Title: Exile from Eden: Or, After the Hole
Author: Andrew Smith
Series: Grasshopper Jungle #2
Genre: YA science fiction
Release Date: September 24th, 2019
Publisher: Simon and Schuster Books for Young Readers
Source: Physical ARC received from publisher which did not influence my review
My rating: 5 stars
From New York Times bestselling author Andrew Smith comes the stunning, long-awaited sequel to the groundbreaking Printz Honor Book Grasshopper Jungle.
been sixteen years since an army of horny, hungry, six-foot-tall
praying mantises forced Arek’s family underground and into the hole
where he was born; it’s the only home he’s ever known. But now,
post-end-of-the-world, the army of horny, hungry praying mantises might
finally be dying out, and Arek’s ready to leave the hole for good.
he has are mysterious letters from Breakfast, a naked, wild boy
traveling the countryside with his silent companion, Olive. Together,
Arek and his best friend Mel, who stowed away in his van, navigate their
way through the ravaged remains of the outside world.
This long-awaited sequel to the irreverent, groundbreaking Printz Honor Book Grasshopper Jungle is stunning, compelling, and even more hilarious and beautifully bizarre than its predecessor.
I loved this book by Andrew Smith. As usual, it was a total "boy" book. But I love that about it! While we started out and I was worried I might not remember who was who from the first book, Grasshopper Jungle, it was very nice that the main character, Arek, kept kind of reintroducing the other characters as he narrated the story. I liked so much about the story, all the different characters and viewpoints we got. It was towards the end when they all collided it seemed, and it was the perfect way to get them to meet up. Not a meet-cute since this isn't a romance, but is there another name for it? I don't know. Just know that it was a perfectly seamless way to fit the stories together. Now, in the first book we kind of got the background on how we got those giant praying mantises that were attacking, but in this one, I don't know that we ever find out exactly why they are changing or having issues, just that they are.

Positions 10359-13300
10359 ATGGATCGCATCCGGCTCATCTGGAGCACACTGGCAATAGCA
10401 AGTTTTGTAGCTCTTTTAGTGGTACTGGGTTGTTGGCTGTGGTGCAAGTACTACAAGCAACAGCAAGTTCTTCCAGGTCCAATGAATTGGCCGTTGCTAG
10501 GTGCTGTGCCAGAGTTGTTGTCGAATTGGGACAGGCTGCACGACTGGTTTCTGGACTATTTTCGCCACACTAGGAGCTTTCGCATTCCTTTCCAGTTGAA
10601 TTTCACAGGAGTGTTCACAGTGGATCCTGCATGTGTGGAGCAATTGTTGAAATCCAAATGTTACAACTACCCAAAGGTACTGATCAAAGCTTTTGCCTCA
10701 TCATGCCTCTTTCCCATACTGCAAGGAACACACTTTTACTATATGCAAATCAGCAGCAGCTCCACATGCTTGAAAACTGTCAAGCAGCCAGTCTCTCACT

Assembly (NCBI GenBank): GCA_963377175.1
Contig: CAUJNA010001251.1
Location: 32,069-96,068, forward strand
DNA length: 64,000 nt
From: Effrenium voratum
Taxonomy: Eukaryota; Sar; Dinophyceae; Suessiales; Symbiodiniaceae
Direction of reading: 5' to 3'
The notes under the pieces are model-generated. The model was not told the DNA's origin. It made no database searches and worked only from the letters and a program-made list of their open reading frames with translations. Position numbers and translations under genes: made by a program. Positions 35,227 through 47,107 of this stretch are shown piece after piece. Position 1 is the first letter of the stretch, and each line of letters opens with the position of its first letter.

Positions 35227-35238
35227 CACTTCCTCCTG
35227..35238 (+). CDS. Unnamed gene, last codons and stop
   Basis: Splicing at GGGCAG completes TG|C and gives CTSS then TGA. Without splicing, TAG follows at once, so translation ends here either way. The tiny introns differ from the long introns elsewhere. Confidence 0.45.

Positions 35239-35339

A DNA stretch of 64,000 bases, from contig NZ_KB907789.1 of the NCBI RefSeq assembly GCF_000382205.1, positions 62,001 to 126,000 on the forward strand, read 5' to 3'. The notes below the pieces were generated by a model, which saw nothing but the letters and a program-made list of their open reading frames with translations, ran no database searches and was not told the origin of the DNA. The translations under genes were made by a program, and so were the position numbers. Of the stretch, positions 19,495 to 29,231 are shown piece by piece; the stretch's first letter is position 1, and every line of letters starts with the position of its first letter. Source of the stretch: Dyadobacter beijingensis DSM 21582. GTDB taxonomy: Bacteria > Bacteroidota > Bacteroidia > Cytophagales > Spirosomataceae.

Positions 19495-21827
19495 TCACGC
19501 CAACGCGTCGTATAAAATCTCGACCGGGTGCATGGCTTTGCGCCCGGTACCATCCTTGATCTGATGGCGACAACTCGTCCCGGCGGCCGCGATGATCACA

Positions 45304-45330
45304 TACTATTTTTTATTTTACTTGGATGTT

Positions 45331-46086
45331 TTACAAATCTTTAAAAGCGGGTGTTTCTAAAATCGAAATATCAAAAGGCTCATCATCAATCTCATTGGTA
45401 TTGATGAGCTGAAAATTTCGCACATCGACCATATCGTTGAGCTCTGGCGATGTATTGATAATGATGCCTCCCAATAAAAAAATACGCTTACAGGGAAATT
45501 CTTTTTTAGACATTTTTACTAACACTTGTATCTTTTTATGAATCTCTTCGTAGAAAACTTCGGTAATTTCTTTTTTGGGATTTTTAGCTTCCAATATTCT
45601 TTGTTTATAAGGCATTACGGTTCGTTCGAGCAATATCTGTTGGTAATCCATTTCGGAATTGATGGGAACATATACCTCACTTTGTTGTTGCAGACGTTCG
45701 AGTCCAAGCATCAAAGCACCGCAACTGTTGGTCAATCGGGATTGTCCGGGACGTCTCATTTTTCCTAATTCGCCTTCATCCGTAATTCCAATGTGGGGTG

One thing that really stood out to me personally from the story is a note from the author at the back of the book. There is an artist that Arek is constantly referencing, Max Beckmann. Now I'd never heard of him before, but of course from this book I found I had to go look him up. What Smith talks about at the end is that Max Beckmann painted so many self portraits trying to maybe see who he was. Now the author also mentioned that he feels each of his own books are in a way his own self-portraits in a similar vein to Beckmann's paintings. That really stood out to me personally, because recently I realized a lot of the stories I write end up being kind of my own daydreams. Sometimes even starring me, just with different names and places. When I realized this, I also decided that this was okay. I remembered something another of my favorite authors once said, to write the book I want to read, she wrote her story for herself. And that's what I'm going to continue to do. While my books and writing are nowhere near as good as Andrew Smith's stories, I like that I'm not the only one who sees their writing this way.
Highly recommended, if you liked Grasshopper Jungle, you'll enjoy this as well!